Quantitative Reverse-Transcription Polymerase Chain Reaction Analysis
Total RNA was isolated from 1 to 2.5 mg frozen LV biopsy specimens and subjected to quantitative reverse transcription and polymerase chain reaction (PCR) analysis as previously described.21 The amounts of the mRNAs for collagen types I and III were thus determined with a fluorogenic 5′-nuclease PCR assay and an ABI PRISM 7700 sequence detector (Perkin-Elmer). All PCR assays were performed in triplicate. TaqMan control reagents (Perkin-Elmer) were used to detect human GAPDH mRNA as an internal standard.
Data are presented as mean±SD. The baseline characteristics of 2 groups of patients were compared by Student’s t test for unpaired data or the χ2 test for categorical data. The effects of spironolactone treatment for 12 months were evaluated with Student’s t test for paired data. The relation between continuous variables was assessed by linear regression analysis. A value of P<0.05 was considered statistically significant.
No adverse effects or complications occurred during treatment of the study patients with spironolactone, and all subjects completed the study protocol. We divided the patients into 2 groups on the basis of the biochemical index of coupling between the synthesis and degradation of collagen type I at baseline: 12 patients with a serum PIP/CITP ratio of ≤35 (group A) and 13 patients with a corresponding value of >35 (group B). A PIP/CITP ratio of 35 corresponded to the median value of this parameter and thus was used as the cutoff to separate the 2 groups.
Clinical and Hemodynamic Characteristics Before and After Treatment
There were no significant differences in age, gender, or NYHA functional class between groups A and B, and heart rate, LV ejection fraction, LV dP/dtmax, and the E/A ratio at baseline did not differ significantly between the 2 groups (Table 1). In contrast, the ratio of LV end-diastolic pressure to LV end-diastolic volume (LVEDP/LVEDV), an indicator of LV diastolic chamber stiffness, was significantly increased at baseline in group B compared with group A. The T1/2 at baseline was significantly greater and LV early diastolic strain rate was significantly smaller in group B than in group A. After treatment with spironolactone, LV dP/dtmax was significantly increased although LVEDV was significantly decreased in both groups. T1/2 was also significantly decreased in both groups after treatment. LVEDP/LVEDV was reduced and LV early diastolic strain rate was increased in group B after treatment with spironolactone, whereas no significant changes in these variables were apparent in group A.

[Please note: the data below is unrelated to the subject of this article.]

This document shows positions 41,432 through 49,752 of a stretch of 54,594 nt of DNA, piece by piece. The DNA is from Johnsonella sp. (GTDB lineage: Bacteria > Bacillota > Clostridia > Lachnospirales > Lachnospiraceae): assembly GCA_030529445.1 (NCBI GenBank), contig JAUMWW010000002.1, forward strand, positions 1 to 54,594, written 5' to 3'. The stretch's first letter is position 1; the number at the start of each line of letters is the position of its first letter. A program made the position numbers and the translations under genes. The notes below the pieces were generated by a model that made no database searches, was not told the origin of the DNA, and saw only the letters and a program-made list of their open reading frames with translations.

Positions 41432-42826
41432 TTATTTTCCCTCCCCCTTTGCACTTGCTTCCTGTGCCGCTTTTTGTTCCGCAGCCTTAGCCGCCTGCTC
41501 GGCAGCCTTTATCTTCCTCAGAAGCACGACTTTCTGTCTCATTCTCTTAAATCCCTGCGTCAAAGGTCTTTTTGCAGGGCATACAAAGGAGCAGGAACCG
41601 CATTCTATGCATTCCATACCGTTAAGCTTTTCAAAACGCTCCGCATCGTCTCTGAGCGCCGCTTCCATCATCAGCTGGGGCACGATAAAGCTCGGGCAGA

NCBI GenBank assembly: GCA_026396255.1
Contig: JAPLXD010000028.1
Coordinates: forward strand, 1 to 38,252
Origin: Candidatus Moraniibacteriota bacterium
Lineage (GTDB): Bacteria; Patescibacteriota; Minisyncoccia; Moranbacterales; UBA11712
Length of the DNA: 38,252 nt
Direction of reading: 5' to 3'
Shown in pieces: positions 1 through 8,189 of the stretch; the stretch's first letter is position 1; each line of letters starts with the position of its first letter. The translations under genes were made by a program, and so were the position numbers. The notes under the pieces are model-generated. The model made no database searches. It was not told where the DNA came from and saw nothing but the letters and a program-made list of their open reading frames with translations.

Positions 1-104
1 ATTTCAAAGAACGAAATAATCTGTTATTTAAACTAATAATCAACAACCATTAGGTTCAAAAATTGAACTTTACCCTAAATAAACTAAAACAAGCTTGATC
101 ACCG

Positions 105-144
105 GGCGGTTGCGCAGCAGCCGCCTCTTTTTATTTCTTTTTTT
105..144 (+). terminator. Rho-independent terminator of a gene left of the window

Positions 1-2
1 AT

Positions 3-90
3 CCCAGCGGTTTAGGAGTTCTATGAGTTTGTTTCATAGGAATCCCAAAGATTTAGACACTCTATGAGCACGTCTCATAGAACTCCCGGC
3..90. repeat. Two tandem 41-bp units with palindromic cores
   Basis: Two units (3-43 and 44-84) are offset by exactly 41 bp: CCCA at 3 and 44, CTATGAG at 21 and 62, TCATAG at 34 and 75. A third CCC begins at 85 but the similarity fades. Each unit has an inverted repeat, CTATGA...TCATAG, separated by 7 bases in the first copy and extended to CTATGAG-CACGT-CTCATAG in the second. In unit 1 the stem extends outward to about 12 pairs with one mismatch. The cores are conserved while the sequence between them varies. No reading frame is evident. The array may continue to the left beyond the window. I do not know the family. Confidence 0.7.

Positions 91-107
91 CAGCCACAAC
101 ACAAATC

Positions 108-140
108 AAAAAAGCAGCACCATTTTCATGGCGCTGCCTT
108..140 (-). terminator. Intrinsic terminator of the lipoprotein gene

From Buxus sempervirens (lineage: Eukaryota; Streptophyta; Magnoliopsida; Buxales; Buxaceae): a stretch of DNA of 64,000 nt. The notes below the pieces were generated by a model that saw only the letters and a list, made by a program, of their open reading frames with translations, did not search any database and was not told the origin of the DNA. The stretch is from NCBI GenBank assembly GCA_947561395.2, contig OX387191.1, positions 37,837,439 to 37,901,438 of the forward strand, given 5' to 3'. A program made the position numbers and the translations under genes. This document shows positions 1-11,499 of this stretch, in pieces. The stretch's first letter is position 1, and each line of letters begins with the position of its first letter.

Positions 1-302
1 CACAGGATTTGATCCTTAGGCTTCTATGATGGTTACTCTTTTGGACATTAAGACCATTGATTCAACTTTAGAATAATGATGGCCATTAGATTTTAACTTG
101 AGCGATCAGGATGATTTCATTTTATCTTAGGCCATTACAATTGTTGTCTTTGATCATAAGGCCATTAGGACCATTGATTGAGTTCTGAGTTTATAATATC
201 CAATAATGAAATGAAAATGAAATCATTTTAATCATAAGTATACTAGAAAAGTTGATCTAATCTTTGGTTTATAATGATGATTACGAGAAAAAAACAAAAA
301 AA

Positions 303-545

Biochemical and Histological Parameters Before and After Treatment
The serum concentrations of PIP (a marker of collagen type I synthesis), PIIINP (a marker of collagen type III synthesis), and BNP were significantly higher and that of CITP (a marker of collagen type I degradation) was significantly lower at baseline in group B than in group A (Table 2). Marked perivascular and interstitial fibrosis, as revealed by staining with the collagen-specific dye picrosirius red, was detected in the endomyocardial biopsy specimens obtained at baseline from patients in group B but not in those from patients of group A (data not shown). The CVF at baseline was also significantly greater in group B than in group A (Figure 1). The extent of perivascular and interstitial fibrosis and the CVF in patients of group B were reduced after treatment with spironolactone, and these effects were accompanied by a significant reduction in the PIP/CITP ratio and the serum levels of PIP, PIIINP, and BNP, as well as by a significant increase in that of CITP.
Expression of Collagen Types I and III Before and After Treatment
The amounts of collagen type I and III mRNAs in endomyocardial tissue at baseline were significantly higher in group B than in group A (Figure 2). Those in group B, but not those in group A, were significantly reduced after treatment with spironolactone, consistent with the biochemical and histological findings.
Relations Between CVF and Myocardial Collagen Accumulation, LV Diastolic Function, and LV Diastolic Chamber Stiffness
The CVF was significantly correlated with the serum PIP/CITP ratio (Figure 3), LV early diastolic strain rate (Figure 4), and LVEDP/LVEDV (Figure 5) values obtained before and after treatment with spironolactone in all patients.